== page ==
It’s been a while since we had much to report on Valve’s Steam OS and Steam Machine initiative. In the meantime things have been rolling along, and at GDC Valve announced a large number of updates. These cover a range of topic including a finalized Steam Controller, the new Steam Link, and a slate of Steam Machines from fourteen different manufacturers. Ian also covered the SteamVR aspect, so we won’t rehash that here, as there’s plenty of other items to digest.

First, let’s talk about Steam OS a bit more. Based on a fork of Debian, Valve has released several major updates since Steam OS first entered public beta last year. The current build is SteamOS update 153, which includes NVIDIA 343.22 drivers and AMD 14.9 drivers, so right there we can see things are still lagging behind the current official drivers from AMD and NVIDIA. Of course, there are plenty of games that don’t work natively with Steam OS (yet?), and newer drivers often focus on the latest games so it’s not really critical to be on the latest driver release.

Perhaps more interesting is that Valve apparently feels Steam OS is now at the point where they’re willing to start pushing it a bit more, and to that end they currently have a “Steam OS Gaming” sale going on – basically, games that are available (or coming soon) for Steam OS have discounts of 10-80% right now. The offer runs through March 9, and there are definitely some gems worth checking out, whether or not you have any interest in Steam OS.


Image courtesy Ars Technica

Steam Link is a new device shown for the first time at GDC 2015. This is an in-home streaming device that will work with Windows, OSX, or Steam OS PCs and is priced at $49.99. It supports 1080p 60Hz streaming and is optimized for low latency. It also supports the Steam Controller, which has apparently reached its final form (for now?) and will be priced at $49.99 as well. The streaming capabilities are apparently pretty good, though availability isn’t slated until November so there’s still plenty of time to perfect things.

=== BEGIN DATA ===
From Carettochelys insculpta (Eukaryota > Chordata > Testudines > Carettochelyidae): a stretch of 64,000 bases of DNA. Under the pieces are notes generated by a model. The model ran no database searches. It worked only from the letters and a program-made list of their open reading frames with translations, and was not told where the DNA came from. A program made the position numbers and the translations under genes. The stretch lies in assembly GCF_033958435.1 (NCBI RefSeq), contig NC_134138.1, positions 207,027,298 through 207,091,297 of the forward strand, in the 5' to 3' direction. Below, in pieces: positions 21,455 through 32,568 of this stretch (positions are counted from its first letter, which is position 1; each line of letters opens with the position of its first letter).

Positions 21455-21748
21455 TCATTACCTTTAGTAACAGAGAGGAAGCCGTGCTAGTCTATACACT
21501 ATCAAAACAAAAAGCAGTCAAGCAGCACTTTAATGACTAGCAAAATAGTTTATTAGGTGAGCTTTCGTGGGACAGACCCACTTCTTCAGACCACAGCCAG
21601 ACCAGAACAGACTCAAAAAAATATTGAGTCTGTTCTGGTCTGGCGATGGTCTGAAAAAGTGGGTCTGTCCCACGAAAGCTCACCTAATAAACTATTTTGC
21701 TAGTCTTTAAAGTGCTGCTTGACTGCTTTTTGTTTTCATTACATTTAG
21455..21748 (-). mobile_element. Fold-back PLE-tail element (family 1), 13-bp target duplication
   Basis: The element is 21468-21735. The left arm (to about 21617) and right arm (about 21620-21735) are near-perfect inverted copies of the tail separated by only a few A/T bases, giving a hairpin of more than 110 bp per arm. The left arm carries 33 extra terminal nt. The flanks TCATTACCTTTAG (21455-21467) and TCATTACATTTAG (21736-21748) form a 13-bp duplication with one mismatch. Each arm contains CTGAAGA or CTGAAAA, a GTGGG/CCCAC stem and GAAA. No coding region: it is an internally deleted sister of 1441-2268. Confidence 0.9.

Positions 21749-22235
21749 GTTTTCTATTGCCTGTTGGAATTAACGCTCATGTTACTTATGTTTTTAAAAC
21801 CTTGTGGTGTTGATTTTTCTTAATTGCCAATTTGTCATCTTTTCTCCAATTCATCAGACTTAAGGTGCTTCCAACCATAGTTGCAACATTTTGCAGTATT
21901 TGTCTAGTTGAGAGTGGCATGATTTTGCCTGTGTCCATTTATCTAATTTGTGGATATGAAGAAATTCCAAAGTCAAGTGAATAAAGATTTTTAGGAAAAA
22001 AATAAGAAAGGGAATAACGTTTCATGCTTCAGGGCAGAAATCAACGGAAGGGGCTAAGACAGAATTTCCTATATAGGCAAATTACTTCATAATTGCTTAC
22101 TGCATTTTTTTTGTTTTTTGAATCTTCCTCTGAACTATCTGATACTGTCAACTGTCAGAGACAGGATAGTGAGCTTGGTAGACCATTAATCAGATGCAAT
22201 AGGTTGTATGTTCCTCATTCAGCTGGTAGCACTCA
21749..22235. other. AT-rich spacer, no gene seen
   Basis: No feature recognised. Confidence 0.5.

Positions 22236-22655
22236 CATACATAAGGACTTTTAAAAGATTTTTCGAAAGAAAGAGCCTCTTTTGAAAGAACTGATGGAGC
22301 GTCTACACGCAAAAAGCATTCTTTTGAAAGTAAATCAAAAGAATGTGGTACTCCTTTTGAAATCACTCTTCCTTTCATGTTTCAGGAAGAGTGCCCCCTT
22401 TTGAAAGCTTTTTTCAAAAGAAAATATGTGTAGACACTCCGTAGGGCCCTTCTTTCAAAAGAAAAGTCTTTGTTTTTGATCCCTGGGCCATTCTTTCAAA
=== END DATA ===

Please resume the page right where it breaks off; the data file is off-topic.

Also on display at Valve are 14 upcoming Steam Machines – some could probably be shipped now, but officially they’re all slated to begin shipping in November. We’ll cover these in alphabetical order, with a brief list of specs and expected pricing where applicable. First up, Alienware has a system starting at $479, but they don’t provide much in the way of details; it will support Intel i3/i5/i7 processors, NVIDIA GTX graphics, 4-8GB RAM, and 500GB-2TB of storage. ASUS has their GR8S starting at $699 with Core i5/i7 processors, NVIDIA GeForce 9-series graphics, 4-16GB RAM, and 500GB-1TB HDD storage or 128GB-512GB SSD storage. CyberPowerPC’s Syber brand Steam Machines will be a configurable build ranging in price from $499 to $1399; Syber will support both AMD and Intel platforms, so CPU options range from Athlon X4 840 up to an Intel i7-4790K, with the GPUs going from R9 270 2GB to GTX 980 4GB. The Digital Storm Eclipse is priced at $699 with a Pentium G3220, 8GB RAM, 1TB HDD, and a GTX 960 GPU.